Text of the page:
The liver is located in the right upper portion of the abdomen underneath the ribs. The liver helps with digestion, filters the blood of toxins (such as alcohol) and breaks down a variety of things in the blood stream for the body to use (protein, sugar, fat, medicines).
A liver injury can be a bruise (contusion) or a tear (laceration) in the liver. A tear may need to be repaired in surgery. Liver injuries are commonly seen with chest and abdominal trauma.
Your trauma team will discuss with you tests and treatment options recommended for your injury.
- CT scan (Computed Tomography scan) uses a series of x-rays to obtain pictures of the liver.
- MRI (Magnetic Resonance Imaging) gives a more detailed view of the liver and the tissue around it.
- FAST (Focal Assessment Sonogram in Trauma) is an ultrasound often done in the emergency department. It looks for blood around the liver.
- You will have blood drawn every six hours to check certain blood levels. These tests can reveal if the liver is still bleeding. If these levels remain stable, surgery is not needed. If the blood levels start to decrease, surgery may be needed. In surgery, the tear will be repaired.
- You will have your abdomen assessed frequently by your nurse for pain, tenderness and firmness.
- You may be on bed rest. This helps to keep the tear from getting bigger. It also prevents more bleeding
- You may not be allowed to eat until your health care team decides whether you will need surgery or not.
When you go home:
• Most liver injuries heal without complications. To help with recovery, it is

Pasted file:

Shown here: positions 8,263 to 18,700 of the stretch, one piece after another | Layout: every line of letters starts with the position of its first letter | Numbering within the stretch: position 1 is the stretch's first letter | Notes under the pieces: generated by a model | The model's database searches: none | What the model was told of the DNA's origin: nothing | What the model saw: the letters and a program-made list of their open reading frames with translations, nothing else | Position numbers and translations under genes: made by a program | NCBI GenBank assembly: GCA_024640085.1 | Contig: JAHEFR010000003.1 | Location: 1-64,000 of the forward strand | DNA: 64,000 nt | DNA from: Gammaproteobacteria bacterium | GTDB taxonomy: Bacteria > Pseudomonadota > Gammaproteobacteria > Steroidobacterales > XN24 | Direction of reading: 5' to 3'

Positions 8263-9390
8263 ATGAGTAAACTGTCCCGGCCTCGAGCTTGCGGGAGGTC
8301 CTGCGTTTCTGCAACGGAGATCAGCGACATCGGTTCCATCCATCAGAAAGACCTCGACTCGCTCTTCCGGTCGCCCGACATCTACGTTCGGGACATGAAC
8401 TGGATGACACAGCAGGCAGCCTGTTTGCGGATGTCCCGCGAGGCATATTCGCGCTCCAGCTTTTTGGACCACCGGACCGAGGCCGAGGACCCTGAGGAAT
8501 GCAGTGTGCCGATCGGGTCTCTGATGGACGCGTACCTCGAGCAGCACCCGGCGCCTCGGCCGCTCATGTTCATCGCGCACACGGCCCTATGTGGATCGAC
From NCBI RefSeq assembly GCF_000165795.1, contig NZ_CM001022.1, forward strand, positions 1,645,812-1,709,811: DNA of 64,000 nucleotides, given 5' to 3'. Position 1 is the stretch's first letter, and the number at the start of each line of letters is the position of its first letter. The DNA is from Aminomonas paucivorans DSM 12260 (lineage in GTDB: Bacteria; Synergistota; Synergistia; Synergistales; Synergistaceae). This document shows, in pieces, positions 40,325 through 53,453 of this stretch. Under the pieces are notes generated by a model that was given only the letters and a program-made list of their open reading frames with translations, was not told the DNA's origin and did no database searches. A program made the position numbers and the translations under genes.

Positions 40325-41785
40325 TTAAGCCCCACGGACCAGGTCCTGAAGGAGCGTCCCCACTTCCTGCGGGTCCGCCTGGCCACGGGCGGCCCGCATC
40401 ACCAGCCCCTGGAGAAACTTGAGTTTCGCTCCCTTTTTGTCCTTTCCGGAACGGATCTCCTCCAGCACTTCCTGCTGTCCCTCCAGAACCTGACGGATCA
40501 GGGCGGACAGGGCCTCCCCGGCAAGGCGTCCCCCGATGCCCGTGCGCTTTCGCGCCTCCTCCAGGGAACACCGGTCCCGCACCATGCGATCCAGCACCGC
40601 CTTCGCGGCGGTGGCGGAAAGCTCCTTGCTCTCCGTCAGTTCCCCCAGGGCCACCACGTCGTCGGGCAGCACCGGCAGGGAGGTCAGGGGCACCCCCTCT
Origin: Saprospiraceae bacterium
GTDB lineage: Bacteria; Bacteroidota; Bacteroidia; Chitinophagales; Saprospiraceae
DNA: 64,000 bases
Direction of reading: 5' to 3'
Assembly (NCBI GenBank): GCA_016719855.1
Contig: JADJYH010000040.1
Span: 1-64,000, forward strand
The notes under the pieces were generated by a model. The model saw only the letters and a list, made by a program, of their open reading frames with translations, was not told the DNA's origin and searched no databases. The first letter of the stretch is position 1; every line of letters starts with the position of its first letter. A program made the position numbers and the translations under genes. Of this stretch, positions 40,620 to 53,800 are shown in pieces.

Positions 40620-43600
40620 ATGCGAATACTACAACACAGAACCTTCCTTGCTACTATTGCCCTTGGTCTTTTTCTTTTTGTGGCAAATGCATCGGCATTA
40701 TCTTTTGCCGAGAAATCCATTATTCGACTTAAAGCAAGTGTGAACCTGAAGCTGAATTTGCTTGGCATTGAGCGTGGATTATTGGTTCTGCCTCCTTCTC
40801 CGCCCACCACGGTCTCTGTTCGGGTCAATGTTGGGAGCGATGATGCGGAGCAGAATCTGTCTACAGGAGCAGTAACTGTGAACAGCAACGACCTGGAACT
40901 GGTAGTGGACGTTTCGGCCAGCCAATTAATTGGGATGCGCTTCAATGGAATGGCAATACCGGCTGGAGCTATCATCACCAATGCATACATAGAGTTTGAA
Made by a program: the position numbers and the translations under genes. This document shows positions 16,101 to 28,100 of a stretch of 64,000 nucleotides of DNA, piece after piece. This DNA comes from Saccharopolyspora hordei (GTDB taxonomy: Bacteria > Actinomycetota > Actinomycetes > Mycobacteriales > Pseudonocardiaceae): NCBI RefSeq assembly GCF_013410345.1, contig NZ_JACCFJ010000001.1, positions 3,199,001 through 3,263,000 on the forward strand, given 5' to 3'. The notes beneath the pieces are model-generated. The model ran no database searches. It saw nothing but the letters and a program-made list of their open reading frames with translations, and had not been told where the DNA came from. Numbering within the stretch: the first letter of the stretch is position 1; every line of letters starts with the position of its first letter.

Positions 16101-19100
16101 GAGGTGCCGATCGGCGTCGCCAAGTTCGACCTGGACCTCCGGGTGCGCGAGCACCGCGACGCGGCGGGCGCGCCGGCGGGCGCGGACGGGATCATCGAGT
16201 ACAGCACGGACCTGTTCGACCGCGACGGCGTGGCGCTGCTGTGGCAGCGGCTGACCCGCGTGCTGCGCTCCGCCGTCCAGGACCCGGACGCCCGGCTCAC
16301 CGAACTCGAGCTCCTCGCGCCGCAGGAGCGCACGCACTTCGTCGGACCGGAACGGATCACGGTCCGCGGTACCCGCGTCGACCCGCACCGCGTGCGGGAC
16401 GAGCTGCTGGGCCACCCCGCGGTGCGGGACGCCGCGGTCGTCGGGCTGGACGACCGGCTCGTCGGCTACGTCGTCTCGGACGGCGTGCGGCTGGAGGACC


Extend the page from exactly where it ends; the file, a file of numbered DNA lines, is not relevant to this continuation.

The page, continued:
important that you follow the instructions given to you by your trauma
• Do not lift, push, or pull more than 10 pounds until your doctor says that it
• No sports (football, hockey, wrestling, basketball, baseball, soccer, rock
climbing, and running) for at least six to eight weeks for minor liver injury
and three months for a severe liver injury or until your doctor tells you
that it is ok to start these activities.
• Unless your doctor says that it is ok, do not take Aspirin, Advil, Aleve,
ibuprofen, Motrin, or other medications that could cause you to bleed, for
• Take prescribed pain medications as ordered. Do not take more than is
Call your clinic if you have any of the following:
• Yellow skin color (also seen in the whites of the eyes).
• No appetite, upset stomach, or throwing up
• Fever greater than 101oF.
• Increased weakness or fatigue
• If you had surgery and your incision is warm, painful to touch or has
Call 911 if you suddenly experience:
• Shortness of breath
• Dizziness or fainting when standing up
• High heart rate (over 100 beats per minute) while resting.
Surgery Clinic: (608) 263-7502. This is a 24 hour number.
After hours, weekends, and holidays ask for the Trauma Doctor on call.
Toll Free: 1-800-323-8942
The information provided should not be used during any medical emergency or for the diagnosis or treatment of any medical condition. A licensed physician should be consulted for diagnosis and treatment of any and all medical conditions. Call 911 for all medical emergencies. Any duplication or distribution of the information contained herein is strictly prohibited.
Last Updated: 12/26/2012
Copyright © 12/26/2012 University of Wisconsin Hospitals and Clinics Authority. All rights reserved. Produced by the Department of Nursing. HF#6895
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